Collier's New Encyclopedia (1921)/Klondike, The

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KLONDIKE, THE, a river which enters the Yukon, the principal river of the Northwest Territory, Canada, 45 miles below the mouth of Sixty Mile, and 15 miles above old Fort Reliance. The word is now applied to the region surrounding the Klondike river and its tributaries.

As early as 1862 gold was discovered in Alaska, but no especial notice was taken of it; 13 years later gold was found at the head of the Stikine river, in the S. E. part, about 300 miles N. of Fort Wrangel, and a rush was made to the fields. Fort Wrangel became a prosperous town but as soon as the rich placer diggings were exhausted, men became discouraged, owing to the lack of stamp mills and the expense of working the quartz, and the mines were finally abandoned. In 1880, Juneau, a Frenchman, with a companion started out from Sitka and traveling N. discovered gold in a creek which they named Gold creek, and at the mouth of this creek founded a town first called Harrisburg, and later Juneau. In 1886 a rich find was reported on Stewart river, in the Yukon district, and the following year an expedition was sent out by the Canadian government, headed by George M. Dawson, which explored the Upper Yukon and reported the existence of an abundance of gold. The difficulties and hardships to be encountered in reaching the location were so great that but a few hundred miners attempted to seek their fortunes there. These, however, persevered and established Circle City on the Alaska side of the boundary. It was not till 1897 that the wonderful riches of the Klondike region were made known through George McCormick, or Cormack, who went from Illinois to Alaska in 1890 and there married an Indian squaw. In 1897 he located at the mouth of the Klondike river for the purpose of salmon fishing, but this not proving profitable moved up the river till he came to Bonanza creek which he began to explore for gold. He found large quantities of paying dust and located an extensive claim. The news spread and miners poured into the newly found gold fields, and stories of sudden riches spread over the United States. Through fall and winter of 1897 the mad rush for the Klondike region continued. Juneau, Dyea and Skaguay, sprang into sudden prominence and rapidly added to their population, while Dawson City in which the first hut was built in September, 1896, in 1901 had grown to a prosperous city with handsome residences.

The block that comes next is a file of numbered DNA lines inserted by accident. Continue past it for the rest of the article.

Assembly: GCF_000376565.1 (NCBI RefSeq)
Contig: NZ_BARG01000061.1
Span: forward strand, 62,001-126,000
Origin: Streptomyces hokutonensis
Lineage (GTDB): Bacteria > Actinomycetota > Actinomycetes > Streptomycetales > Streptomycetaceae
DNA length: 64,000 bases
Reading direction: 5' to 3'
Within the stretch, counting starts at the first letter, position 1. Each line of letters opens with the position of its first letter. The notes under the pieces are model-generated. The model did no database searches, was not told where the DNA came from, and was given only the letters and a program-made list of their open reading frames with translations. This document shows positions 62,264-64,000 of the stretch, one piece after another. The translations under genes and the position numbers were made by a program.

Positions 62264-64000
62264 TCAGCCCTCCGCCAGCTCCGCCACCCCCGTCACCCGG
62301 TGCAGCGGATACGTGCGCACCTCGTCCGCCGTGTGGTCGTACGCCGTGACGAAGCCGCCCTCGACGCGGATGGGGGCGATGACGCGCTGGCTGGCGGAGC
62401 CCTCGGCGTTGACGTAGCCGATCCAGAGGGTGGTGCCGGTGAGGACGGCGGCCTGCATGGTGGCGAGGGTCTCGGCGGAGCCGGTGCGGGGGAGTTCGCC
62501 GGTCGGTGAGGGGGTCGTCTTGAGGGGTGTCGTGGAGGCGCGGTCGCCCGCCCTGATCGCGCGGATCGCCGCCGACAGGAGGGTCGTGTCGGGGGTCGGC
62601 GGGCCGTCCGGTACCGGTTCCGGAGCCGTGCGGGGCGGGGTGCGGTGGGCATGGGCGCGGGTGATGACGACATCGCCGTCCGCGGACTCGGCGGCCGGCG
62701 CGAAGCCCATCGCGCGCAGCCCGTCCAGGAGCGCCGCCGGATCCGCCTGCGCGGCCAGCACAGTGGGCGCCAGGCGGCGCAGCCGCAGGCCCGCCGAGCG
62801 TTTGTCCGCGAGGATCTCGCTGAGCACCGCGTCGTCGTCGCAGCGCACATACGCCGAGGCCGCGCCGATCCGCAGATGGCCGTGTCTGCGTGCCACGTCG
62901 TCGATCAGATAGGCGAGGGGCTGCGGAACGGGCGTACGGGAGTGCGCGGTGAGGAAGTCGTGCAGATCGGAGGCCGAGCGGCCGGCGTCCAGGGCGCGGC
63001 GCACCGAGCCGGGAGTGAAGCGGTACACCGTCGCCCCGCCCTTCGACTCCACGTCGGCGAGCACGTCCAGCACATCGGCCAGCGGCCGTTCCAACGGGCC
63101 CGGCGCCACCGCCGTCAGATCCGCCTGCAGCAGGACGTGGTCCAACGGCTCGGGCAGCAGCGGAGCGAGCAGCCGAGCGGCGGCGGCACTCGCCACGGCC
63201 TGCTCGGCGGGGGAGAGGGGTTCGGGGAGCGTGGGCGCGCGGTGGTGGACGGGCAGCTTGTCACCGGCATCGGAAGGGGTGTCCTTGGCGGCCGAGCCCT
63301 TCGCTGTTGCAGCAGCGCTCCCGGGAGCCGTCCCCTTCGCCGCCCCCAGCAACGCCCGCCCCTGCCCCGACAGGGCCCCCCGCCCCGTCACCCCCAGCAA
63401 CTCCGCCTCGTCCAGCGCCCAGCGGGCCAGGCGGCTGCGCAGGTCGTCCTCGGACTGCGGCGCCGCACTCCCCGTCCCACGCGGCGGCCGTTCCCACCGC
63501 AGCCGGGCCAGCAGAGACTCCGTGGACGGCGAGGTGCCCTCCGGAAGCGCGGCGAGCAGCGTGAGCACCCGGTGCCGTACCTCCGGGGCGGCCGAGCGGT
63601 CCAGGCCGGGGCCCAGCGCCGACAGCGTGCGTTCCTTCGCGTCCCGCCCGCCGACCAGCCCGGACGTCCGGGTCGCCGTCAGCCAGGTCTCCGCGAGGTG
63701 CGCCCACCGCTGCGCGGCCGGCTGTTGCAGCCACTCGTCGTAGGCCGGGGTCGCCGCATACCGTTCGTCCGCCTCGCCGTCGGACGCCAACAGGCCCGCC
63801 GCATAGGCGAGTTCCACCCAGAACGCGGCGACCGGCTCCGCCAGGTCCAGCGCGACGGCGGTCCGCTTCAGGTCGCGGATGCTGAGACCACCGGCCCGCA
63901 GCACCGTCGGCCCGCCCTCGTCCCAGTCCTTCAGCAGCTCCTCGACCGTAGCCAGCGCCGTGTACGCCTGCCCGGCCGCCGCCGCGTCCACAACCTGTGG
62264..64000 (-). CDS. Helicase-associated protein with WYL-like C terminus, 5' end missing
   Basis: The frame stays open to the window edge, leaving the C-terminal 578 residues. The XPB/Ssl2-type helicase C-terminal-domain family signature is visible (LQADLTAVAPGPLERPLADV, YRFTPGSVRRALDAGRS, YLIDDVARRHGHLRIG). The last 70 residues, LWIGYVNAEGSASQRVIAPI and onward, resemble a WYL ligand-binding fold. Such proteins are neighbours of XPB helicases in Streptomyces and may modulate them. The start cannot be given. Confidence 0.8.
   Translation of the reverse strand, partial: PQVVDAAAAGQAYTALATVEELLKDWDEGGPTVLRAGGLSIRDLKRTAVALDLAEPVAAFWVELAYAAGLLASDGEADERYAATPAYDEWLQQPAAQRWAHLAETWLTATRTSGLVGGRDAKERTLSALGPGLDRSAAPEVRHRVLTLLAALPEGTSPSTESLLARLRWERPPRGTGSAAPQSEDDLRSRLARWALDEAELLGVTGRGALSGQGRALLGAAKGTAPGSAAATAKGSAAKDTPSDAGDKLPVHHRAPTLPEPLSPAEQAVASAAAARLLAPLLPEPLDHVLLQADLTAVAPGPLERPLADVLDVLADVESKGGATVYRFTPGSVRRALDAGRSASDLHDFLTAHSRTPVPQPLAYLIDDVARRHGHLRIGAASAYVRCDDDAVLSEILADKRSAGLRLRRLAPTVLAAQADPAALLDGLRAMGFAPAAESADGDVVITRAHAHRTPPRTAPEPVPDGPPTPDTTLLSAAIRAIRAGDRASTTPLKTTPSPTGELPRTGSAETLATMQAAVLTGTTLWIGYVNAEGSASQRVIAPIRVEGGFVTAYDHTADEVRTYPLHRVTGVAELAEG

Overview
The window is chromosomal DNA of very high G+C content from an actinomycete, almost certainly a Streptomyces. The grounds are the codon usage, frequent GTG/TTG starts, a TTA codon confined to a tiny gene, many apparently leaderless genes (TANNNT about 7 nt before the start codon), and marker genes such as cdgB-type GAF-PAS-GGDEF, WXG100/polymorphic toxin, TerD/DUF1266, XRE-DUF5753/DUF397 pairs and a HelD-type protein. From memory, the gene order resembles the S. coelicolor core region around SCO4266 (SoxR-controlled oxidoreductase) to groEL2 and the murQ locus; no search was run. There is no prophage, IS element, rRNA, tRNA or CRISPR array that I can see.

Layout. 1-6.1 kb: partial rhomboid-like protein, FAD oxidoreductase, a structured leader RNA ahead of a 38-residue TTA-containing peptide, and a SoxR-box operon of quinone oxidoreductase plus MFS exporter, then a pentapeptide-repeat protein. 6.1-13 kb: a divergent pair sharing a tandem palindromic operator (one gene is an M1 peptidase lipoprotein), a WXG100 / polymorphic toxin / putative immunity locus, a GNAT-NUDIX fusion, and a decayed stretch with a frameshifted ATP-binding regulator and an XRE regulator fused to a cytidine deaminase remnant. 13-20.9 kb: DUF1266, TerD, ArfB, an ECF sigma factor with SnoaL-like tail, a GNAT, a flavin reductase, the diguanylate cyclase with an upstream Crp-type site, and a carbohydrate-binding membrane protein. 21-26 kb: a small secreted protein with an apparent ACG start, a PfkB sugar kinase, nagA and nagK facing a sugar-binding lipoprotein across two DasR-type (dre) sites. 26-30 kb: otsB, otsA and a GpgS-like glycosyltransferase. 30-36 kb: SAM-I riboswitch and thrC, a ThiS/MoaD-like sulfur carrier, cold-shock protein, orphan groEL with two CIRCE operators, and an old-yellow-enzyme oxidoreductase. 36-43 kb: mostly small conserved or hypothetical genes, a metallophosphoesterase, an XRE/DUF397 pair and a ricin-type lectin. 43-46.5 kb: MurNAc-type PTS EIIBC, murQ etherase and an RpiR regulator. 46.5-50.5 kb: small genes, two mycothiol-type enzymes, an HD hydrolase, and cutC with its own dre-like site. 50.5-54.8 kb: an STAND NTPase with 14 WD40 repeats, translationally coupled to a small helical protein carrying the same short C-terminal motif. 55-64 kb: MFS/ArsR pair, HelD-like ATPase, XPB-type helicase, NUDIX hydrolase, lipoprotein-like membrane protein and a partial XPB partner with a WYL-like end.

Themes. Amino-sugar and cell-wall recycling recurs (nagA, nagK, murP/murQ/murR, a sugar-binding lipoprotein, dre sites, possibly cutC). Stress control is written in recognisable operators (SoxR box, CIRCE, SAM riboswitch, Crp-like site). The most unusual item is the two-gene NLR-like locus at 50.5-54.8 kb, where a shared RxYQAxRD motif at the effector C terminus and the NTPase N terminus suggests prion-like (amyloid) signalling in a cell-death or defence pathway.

This section of country is not far removed from the Arctic regions. For seven months of the year intense cold prevails, varied by furious snow storms which begin in September and occur at intervals till May. By October 20, ice is formed over all the rivers. The ground for the better part of the year is frozen to the depth of from 3 to 10 feet, and the only way to get at the gold is to thaw the earth by building a fire and afterward break up the soil with a pick. See Alaska.

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